Note: China does not allow access to either Facebook or WordPress. If you’re reading this, that means we found a way to get the blog posted. However, pictures will have to wait until we get home. Sorry.
Less than 12 hours into our tour of China, we were warned that our planned trip to the American Embassy could actually be detoured by potential demonstrations by the Chinese in front of the Embassy gates. Demonstrations – some of which were inflammatory – had occurred in front of the Japanese and American embassies on Monday because of property disputes between China and Japan; and the U.S. response to this, which was to remain neutral.
There was no demonstration in sight, which is a bit of a pity. I mean, how often do you get to see a good demonstration?
The potential threat prompted our tour officials to provide bus passage to the Embassy, which was less than two blocks away from our hotel. This would have been a great day for a walk; temperatures were in the 70s and the sun was shining brightly. Instead, we got to see Beijing traffic up close and personal. At an intersection in which we needed to turn the coaster left across nearly a half-dozen lanes of traffic, there were cars, scooters, bicyclists, walkers, folks on mopeds, families in rickshaws – all trying to get somewhere at the same time. Mr. Zhao assured us that this is normal.
If we couldn’t see a demonstration, observing Beijing’s traffic chaos firsthand isn’t a bad runner-up.
All these people, hustling and bustling, is a representative sample of the nation of China. By itself, Beijing is the 12 largest city in the world, containing about 9 million people. China is the globe’s most populated nation, containing 1.3 billion people. Each year, the Chinese government lists its top social issues. Keeping its people well-fed is at the top.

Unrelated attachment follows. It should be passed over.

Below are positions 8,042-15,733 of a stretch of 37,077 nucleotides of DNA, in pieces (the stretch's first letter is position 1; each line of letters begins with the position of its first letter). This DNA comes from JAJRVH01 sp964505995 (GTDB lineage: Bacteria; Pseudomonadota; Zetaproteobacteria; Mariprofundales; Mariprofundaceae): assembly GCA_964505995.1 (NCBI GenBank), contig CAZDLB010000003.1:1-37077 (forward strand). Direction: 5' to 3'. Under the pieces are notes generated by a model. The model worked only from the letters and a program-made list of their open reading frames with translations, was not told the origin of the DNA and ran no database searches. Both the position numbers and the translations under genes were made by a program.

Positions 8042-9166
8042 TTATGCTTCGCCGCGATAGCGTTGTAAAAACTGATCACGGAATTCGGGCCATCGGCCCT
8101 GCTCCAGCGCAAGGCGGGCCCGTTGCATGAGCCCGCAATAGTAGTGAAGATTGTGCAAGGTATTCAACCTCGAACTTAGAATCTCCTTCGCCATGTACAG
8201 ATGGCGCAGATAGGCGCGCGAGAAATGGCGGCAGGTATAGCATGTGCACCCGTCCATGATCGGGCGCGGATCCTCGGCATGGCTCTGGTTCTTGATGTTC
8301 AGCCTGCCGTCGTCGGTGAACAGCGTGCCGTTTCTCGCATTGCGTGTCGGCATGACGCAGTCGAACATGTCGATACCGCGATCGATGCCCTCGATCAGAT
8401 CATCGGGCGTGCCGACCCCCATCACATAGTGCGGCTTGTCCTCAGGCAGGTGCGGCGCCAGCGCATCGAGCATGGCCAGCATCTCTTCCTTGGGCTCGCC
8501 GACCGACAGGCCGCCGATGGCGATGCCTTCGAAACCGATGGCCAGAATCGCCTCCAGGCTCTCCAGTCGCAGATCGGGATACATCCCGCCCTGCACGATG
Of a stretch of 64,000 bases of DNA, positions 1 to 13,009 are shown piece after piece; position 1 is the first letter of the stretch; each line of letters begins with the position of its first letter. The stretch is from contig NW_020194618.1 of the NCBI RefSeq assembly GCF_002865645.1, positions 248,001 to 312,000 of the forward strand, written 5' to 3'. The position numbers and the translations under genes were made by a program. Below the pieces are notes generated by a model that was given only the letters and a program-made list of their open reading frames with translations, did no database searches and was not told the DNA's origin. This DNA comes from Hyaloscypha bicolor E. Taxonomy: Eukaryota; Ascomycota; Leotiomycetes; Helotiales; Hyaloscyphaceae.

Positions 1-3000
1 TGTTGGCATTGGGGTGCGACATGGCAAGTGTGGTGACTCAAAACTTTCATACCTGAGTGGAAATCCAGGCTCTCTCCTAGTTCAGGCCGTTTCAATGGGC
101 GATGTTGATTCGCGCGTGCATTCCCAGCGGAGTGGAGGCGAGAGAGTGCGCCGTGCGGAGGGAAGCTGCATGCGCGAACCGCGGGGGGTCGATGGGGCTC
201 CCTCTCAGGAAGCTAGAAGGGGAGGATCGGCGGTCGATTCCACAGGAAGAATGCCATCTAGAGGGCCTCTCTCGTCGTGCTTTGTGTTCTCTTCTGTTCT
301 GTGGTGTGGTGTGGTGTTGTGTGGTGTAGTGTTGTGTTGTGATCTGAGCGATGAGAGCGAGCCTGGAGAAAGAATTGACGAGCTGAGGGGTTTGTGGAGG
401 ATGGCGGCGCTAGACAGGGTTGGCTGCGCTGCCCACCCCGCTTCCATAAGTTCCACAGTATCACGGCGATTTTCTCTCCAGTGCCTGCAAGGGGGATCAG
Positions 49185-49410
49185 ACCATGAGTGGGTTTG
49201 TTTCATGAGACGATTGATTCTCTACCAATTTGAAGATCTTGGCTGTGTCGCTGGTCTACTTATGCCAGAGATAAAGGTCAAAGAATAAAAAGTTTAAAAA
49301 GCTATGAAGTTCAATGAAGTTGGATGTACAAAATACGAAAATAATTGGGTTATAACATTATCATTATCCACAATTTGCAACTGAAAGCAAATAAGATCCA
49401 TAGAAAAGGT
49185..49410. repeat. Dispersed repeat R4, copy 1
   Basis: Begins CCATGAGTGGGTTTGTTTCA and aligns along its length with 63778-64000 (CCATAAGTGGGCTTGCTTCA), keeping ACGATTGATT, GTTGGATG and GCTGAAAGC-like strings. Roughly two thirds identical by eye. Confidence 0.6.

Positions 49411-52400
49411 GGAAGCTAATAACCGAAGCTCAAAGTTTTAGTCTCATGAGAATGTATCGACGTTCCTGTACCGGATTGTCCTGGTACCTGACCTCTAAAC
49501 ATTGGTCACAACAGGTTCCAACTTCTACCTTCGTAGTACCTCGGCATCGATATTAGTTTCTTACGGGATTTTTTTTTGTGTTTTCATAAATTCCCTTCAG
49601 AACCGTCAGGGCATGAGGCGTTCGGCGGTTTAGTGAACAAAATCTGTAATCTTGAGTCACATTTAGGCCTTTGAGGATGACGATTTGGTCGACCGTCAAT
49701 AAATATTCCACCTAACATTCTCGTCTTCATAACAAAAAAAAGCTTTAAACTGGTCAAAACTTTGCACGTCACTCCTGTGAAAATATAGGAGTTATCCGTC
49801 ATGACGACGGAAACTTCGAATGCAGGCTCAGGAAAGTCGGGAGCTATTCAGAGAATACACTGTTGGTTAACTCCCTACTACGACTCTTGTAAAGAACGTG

China imports an estimated $117 billion of agriculture goods each year. The U.S. is the largest supplier of ag goods to China, sending about $25 million worth of products, with soybeans representing about half that total (cotton, wood, hides/skins and distillers grains make up most of the rest).
Scott Sindelar, USDA’s Minister Counselor here, says China faces growing pains. Despite being the number two economy in the world (and will probably be number one in a few years), all is not perfect.
China cannot feed its people. What we’ve learned in the past 18 months from hunger-induced unrest in Egypt and Syria is that a hungry population can cause a lot of problems. China needs to be “food secure,” or able to produce and/or purchase enough food to satisfy a growing population with extremely diverse tastes.
China strives to be self-sufficient in corn, wheat and rice production, but because only 12% of the land is arable, water resources, are limited and the number of farmers is declining. But China is also protective of its own food supply. There are quotas in place for importing corn, wheat, rice and sugar. It has ceased importing U.S. beef due to a BSE incident a few years back. These are steps the government has taken to appease its farmers; there are dozens of other challenges, too. There aren’t enough cattle to satiate the nation’s appetite for beef; the transportation industry is a mess; consumers are becoming more and more sophisticated, desiring high-quality foods that China’s farmers cannot produce.
The U.S. has its work cut out for it. We are a ready and willing partner with this huge country, but China is protective of its own industry. That requires a different approach, says Mr. Sindelar, who says the U.S. message to China is clear: “U.S. agriculture is not a threat to China’s own agriculture industry. That is a frequent, but untrue message. We are solutions to each other’s challenges.”
Having flown to Shenyang, tomorrow we will learn more about this important agricultural region in the heartland of this interesting country.